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# Griffin livro caps_introdutorios_fernando_ilharco

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### Griffin livro caps_introdutorios_fernando_ilharco

2. 2. CHAPTER 1: LAUNCHING YOUR STUDY OF COMMUNICATION THEORY 3From The Big Book of Hell © 1990 by Matt Groening. All rights reserved. Reprinted by permission of Pantheon Books, a division of Random House, NY. Courtesy of Acme Features Syndicate. tion, I was intrigued by her unexpected use of the nontechnical term hunch. Would it therefore be legitimate to entitle the book you’re reading Communication Hunches? She assured me that it would, quickly adding that they should be “informed hunches.” So for Burgoon, a theory consists of a set of systematic, informed hunches about the way things work. In the rest of this section, I’ll examine the three key features of Burgoon’s notion of a theory. First, I’ll focus on the idea that theory consists of a set of hunches. But a set of hunches is only a starting point. Second, I’ll discuss what it means to say that those hunches have to be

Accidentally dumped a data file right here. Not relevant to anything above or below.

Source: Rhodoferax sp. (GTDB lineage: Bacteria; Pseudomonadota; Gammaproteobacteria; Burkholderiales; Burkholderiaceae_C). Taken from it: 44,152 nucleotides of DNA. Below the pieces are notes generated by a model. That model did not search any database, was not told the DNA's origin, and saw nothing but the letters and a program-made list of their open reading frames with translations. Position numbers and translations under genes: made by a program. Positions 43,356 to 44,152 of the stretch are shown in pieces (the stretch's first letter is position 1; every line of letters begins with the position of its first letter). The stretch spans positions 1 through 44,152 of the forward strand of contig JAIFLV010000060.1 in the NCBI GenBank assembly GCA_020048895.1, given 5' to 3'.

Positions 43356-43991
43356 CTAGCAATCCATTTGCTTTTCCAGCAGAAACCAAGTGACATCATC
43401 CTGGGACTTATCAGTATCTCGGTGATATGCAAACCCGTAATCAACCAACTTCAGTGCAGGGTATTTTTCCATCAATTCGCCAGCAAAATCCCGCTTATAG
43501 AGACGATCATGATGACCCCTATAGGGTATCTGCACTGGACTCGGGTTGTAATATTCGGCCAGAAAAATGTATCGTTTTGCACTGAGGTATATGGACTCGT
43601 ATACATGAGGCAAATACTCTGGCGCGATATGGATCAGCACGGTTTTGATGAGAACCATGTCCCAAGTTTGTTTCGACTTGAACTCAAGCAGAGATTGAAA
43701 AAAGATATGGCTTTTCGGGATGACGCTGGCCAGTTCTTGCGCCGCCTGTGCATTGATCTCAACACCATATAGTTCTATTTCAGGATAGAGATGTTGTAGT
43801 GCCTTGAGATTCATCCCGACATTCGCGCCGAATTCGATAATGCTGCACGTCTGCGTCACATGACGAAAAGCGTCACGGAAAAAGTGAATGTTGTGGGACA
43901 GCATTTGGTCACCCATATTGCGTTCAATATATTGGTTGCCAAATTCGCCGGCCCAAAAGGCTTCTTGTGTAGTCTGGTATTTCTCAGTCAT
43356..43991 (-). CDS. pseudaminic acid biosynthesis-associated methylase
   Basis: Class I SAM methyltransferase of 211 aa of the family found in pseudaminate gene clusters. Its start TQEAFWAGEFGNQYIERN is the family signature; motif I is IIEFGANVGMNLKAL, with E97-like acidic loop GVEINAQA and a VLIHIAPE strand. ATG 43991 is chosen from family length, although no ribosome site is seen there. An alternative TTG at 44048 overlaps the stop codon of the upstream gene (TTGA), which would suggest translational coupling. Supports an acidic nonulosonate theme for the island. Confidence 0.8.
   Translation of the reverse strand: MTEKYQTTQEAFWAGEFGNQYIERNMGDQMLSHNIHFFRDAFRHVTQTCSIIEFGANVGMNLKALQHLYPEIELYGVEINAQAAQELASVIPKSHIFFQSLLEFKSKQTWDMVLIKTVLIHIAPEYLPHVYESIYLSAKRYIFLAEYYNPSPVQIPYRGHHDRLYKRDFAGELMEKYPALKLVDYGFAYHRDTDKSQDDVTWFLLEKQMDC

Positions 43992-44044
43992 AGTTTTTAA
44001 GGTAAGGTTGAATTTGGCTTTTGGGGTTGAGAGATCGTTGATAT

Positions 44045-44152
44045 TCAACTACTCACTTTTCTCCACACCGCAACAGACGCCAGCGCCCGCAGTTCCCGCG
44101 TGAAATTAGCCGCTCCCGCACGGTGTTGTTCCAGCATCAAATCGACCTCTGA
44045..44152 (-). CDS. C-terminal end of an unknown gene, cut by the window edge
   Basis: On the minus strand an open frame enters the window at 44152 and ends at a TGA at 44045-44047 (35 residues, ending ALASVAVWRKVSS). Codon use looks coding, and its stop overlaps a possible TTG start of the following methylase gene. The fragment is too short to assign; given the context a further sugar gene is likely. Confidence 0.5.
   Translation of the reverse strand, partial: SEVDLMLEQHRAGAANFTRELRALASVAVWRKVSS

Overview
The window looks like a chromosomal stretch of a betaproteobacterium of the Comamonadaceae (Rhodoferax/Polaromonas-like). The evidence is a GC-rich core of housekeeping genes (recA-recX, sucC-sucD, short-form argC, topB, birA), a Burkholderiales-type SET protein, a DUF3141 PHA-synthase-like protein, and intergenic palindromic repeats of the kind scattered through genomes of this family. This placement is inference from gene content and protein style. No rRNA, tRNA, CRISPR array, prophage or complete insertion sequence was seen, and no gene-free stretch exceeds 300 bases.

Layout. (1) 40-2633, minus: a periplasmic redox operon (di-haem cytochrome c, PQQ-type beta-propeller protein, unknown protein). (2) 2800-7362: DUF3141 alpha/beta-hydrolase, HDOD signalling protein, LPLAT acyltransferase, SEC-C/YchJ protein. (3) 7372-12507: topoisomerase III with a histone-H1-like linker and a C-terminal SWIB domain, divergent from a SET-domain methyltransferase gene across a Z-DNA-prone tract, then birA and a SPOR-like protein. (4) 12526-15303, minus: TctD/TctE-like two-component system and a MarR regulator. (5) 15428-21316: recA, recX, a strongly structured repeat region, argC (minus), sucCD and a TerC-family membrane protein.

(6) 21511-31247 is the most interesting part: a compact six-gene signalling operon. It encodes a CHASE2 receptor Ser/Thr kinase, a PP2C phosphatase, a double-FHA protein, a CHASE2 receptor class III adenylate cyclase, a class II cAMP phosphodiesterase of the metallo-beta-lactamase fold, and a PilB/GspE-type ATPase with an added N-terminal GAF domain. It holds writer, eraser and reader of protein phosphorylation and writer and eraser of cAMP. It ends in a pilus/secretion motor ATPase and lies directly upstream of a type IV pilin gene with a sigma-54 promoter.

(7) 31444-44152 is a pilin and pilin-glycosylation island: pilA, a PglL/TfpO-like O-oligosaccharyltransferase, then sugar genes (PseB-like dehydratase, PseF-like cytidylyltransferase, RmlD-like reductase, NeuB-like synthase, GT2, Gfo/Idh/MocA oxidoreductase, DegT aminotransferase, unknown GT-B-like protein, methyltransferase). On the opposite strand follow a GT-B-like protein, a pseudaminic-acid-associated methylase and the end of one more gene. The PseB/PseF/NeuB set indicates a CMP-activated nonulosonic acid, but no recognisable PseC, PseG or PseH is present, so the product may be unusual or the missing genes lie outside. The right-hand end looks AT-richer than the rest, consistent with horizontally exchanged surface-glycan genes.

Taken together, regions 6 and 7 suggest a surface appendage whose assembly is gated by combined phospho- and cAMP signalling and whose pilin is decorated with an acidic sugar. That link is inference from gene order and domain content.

3. 3. 4 OVERVIEW informed. Last, I’ll highlight the notion that the hunches have to be systematic. Let’s look briefly at the meaning of each of these core concepts of theory. A Set of HunchesTheory If a theory is a set of hunches, it means we aren’t yet sure we have the answer.A set of systematic, in- When there’s no puzzle to be solved or the explanation is obvious, there’s noformed hunches about need to develop a theory. Theories always involve an element of speculation, orthe way things work. conjecture. Being a theorist is risky business because theories go beyond accepted wisdom. Once you become a theorist you probably hope that all thinking people will eventually embrace the trial balloon that you’ve launched, but when you first float your theory, it’s definitely in the hunch category. By referring to a plural “set of hunches” rather than a single “hunch,” Bur- goon makes it clear that a theory is not just one inspired thought or an isolated idea. The young theorist in the cartoon may be quite sure that dogs and bees can smell fear, but that isolated conviction isn’t a theory. A developed theory offers some sort of explanation. For example, how are bees and dogs able to sniff out fright? Perhaps the scent of sweaty palms that comes from high anxiety is qualitatively different than the odor of people perspiring from hard work. A theory will also give some indication of scope. Do only dogs and bees possess this keen sense of smell, or do butterflies and kittens have it as well? Theory construction involves multiple hunches. Informed Hunches Bormann’s description of creating communication theory calls for a careful, self-conscious analysis of communication phenomena, but Burgoon’s definition asks for more. It’s not enough simply to think carefully about an idea; a theo- rist’s hunches should be informed. Working on a hunch that a penny thrown from the Empire State Building will become deeply embedded in the sidewalk, the young theorist has a responsibility to check it out. Before developing a theory, there are articles to read, people to talk to, actions to observe, or exper- iments to run, all of which can cast light on the subject. At the very least, a communication theorist should be familiar with alternative explanations and interpretations of the type of communication they are studying. (Young Theo- rist, have you heard the story of Galileo dropping an apple from the Leaning Tower of Pisa?) Pepperdine University communication professor Fred Casmir’s description of theory parallels Burgoon’s call for multiple informed hunches: Theories are sometimes defined as guesses—but significantly as “educated” guesses. Theories are not merely based on vague impressions nor are they acciden- tal by-products of life. Theories tend to result when their creators have prepared themselves to discover something in their environment, which triggers the process of theory construction.4 Hunches That Are Systematic Most scholars reserve the term theory for an integrated system of concepts. A theory not only lays out multiple ideas, but also specifies the relationships among